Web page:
Q #1248: In the various thought systems extant in the world, there is often in-depth discussion of the “unconscious mind” and the “subconscious mind.” In A Course in Miracles’ view, are these the same, different, interchangeable areas of the mind? Since words are merely symbols twice removed and several words can symbolize the same idea (Jesus/Holy Spirit or God/Perfect Love/Oneness), could we just as easily say our guilt remains buried in the “subconscious mind” instead of the “unconscious mind”?
A: The term subconscious does not appear in A Course in Miracles ; but the term unconscious is used to describe the mind’s intentional banishing of something from awareness. The emphasis is on the mind’s decision not to deal with what it has judged fearful, or simply what it wants forever concealed. For example, Jesus explains in Lesson 136 that we “set up a series of defenses to reduce the threat that has been judged real,” and then after we do this, we deliberately forget we did it: “your plan requires that you must forget you made it . . . . (W.pI.136.4:1,3). In this sense, Jesus is not really talking about a “region” in our minds, but the activity of the decision maker.
Q #144: How would one deal with anxiety from the perspective of A Course in Miracles? If you’ve used cognitive behavioral techniques to deal with feelings of anxiety, and you’ve looked at your anxiety from a psychotherapeutic angle, and you also approach it as a student with the Course’s principles but still find yourself anxious in a particular situation, what are you doing wrong?
A: You don’t say how specifically you have approached your anxiety using the Course’s principles. But the fact that you are continuing to feel anxiety does not mean that you are doing anything wrong other than continuing to identify with your ego thought system. Maintaining a false separate identity is very anxiety-producing as we have set it up in our mind.
The Course refers to the source of anxiety in several passages: “When you are anxious, realize that anxiety comes from the capriciousness of the ego” (T.4.IV.4:1). “The ingeniousness of the ego to preserve itself is enormous, but it stems from the very power of the mind the ego denies. This means that the ego attacks what is preserving it, which must result in extreme anxiety” (T.7.VI.3:1,2). “If you…distort reality you will experience anxiety, depression and ultimately panic, because you are trying to make yourself unreal” (T.9.I.14:4). By establishing a false ego self, we believe we have set ourselves up in opposition to God, Whom we perceive as an insurmountable force Who will in the end seize back what we have stolen from Him — our separate, individual existence. So trying to maintain that identity has to arouse intense anxiety.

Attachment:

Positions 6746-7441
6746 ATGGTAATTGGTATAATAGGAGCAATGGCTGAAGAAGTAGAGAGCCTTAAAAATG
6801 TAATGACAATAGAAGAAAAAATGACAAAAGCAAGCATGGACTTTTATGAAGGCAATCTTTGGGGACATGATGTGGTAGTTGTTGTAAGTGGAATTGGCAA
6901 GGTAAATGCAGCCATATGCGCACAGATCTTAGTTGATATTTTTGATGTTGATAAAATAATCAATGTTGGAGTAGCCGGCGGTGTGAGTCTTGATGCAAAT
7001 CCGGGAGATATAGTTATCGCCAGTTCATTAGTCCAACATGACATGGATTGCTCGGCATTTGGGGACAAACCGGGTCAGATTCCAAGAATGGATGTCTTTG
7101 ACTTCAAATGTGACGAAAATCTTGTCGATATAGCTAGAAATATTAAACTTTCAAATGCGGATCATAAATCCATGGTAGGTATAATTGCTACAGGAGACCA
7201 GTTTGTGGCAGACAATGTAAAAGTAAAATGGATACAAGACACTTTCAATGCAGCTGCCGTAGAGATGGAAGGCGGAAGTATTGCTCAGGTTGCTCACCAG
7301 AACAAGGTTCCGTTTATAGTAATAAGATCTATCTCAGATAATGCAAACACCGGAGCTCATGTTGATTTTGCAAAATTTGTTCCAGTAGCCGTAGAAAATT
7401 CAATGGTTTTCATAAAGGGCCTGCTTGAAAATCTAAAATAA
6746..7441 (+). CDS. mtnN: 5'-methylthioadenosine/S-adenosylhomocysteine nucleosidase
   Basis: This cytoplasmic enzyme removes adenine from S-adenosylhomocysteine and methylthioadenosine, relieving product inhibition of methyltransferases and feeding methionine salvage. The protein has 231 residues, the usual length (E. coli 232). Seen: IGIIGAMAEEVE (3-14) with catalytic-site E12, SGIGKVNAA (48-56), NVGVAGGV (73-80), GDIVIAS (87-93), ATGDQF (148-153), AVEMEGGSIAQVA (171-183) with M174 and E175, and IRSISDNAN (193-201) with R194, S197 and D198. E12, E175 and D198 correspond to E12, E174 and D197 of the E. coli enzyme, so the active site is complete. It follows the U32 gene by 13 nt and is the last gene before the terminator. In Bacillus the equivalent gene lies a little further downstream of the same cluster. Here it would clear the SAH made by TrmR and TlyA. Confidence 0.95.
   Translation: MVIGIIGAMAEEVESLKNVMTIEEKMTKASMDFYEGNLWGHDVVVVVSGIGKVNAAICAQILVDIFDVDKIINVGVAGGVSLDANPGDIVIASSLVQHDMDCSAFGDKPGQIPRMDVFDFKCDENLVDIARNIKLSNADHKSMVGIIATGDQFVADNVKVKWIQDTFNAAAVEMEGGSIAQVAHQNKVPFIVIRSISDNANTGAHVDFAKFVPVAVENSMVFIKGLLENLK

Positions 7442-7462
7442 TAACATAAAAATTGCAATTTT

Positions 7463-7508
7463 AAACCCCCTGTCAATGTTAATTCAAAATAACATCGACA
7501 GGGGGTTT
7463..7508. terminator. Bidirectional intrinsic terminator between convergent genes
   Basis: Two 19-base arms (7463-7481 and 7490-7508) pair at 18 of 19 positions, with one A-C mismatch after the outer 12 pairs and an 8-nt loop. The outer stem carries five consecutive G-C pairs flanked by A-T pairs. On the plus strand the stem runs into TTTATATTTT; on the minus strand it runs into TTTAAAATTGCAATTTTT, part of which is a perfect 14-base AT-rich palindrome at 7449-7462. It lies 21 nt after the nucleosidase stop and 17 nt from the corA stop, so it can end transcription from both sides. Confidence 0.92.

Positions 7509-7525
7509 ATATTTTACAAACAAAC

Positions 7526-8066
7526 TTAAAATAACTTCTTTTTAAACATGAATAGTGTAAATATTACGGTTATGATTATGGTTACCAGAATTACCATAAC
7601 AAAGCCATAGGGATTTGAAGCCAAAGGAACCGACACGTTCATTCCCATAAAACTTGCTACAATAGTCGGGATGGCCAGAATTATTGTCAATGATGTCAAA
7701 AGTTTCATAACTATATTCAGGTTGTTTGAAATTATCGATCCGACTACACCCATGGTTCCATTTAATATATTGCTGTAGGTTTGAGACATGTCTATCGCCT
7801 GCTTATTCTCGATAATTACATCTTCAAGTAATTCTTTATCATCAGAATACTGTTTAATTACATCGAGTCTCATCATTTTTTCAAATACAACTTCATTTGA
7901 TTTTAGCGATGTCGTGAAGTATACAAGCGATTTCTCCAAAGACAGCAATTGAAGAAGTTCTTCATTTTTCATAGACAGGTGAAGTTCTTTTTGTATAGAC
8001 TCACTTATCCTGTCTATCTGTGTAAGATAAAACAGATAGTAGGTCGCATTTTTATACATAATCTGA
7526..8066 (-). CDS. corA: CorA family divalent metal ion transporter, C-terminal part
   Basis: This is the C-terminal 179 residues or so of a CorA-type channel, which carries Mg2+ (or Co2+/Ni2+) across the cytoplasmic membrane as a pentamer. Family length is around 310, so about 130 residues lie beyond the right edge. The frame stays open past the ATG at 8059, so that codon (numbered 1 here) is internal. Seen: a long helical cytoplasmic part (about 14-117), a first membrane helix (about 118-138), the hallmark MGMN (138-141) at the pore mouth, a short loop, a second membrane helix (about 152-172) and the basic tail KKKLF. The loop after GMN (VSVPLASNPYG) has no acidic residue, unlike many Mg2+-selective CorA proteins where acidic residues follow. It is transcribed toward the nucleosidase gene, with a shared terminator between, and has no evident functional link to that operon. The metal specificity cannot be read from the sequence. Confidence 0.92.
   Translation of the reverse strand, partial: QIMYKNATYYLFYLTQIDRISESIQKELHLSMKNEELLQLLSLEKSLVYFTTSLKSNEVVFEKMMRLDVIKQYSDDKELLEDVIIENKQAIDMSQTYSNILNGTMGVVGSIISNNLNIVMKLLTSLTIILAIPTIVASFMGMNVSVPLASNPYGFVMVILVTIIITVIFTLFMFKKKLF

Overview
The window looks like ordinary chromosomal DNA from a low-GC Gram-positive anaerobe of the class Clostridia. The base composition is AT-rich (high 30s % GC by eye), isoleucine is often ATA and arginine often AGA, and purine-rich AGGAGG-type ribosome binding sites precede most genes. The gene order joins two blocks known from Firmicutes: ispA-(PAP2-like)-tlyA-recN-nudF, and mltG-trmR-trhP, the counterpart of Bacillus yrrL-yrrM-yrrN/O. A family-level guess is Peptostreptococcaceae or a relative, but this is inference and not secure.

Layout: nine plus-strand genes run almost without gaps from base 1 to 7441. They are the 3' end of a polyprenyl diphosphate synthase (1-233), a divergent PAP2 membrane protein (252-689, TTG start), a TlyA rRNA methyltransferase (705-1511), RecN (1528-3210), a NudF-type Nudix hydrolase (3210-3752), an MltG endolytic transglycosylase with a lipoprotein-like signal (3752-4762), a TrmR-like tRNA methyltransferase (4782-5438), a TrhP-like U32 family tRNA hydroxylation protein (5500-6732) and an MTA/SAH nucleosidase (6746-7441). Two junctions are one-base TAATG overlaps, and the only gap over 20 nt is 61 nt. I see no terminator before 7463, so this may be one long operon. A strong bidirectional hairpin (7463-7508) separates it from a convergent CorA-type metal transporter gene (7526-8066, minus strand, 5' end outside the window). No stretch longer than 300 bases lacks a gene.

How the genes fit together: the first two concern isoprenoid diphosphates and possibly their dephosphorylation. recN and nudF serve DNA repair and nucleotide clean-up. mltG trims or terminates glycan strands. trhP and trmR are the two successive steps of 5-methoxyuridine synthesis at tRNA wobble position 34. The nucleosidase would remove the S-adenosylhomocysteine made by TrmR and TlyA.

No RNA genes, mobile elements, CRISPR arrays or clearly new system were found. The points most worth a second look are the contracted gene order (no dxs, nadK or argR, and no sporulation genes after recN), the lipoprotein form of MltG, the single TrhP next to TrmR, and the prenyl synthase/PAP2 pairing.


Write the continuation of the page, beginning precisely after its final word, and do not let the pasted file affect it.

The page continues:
You also don’t say what the particular anxiety-arousing situation is, but it must be a symbol in your mind for the separation, which means that it is a situation in which you are perceiving your interests as separate from, and so in competition with, others. It does not matter who you perceive as right or justified in the situation, the fact that you’re not recognizing your shared interests at a deeper level with everyone else in the situation is the source of the anxiety. For it is a reminder of your initial attack on God, when you perceived your interests as separate from His.
The first step in dealing with your anxiety is to recognize that you have displaced this existential anxiety on to an external situation so that you do not remember its source in the mind, where you could do something about it. Jesus points out how we deceive ourselves: “Even if he is fully aware of anxiety he does not perceive its source as his own ego identification, and he always tries to handle it by making some sort of insane ‘arrangement’ with the world. He always perceives this world as outside himself, for this is crucial to his adjustment. He does not realize that he makes this world, for there is no world outside of him” (T.12.III.6:5,6,7).
Once we return our focus from the outer to the inner, where Jesus or the Holy Spirit are waiting for us, we can ask for Their help in seeing the real source of anxiety — the belief in separation — differently. By joining with Them and asking for Their help, we have moved beyond separate interests. For we are now joined with their love, which reminds us that the Love of God that we thought we had attacked and destroyed remains unchanged and available in our mind.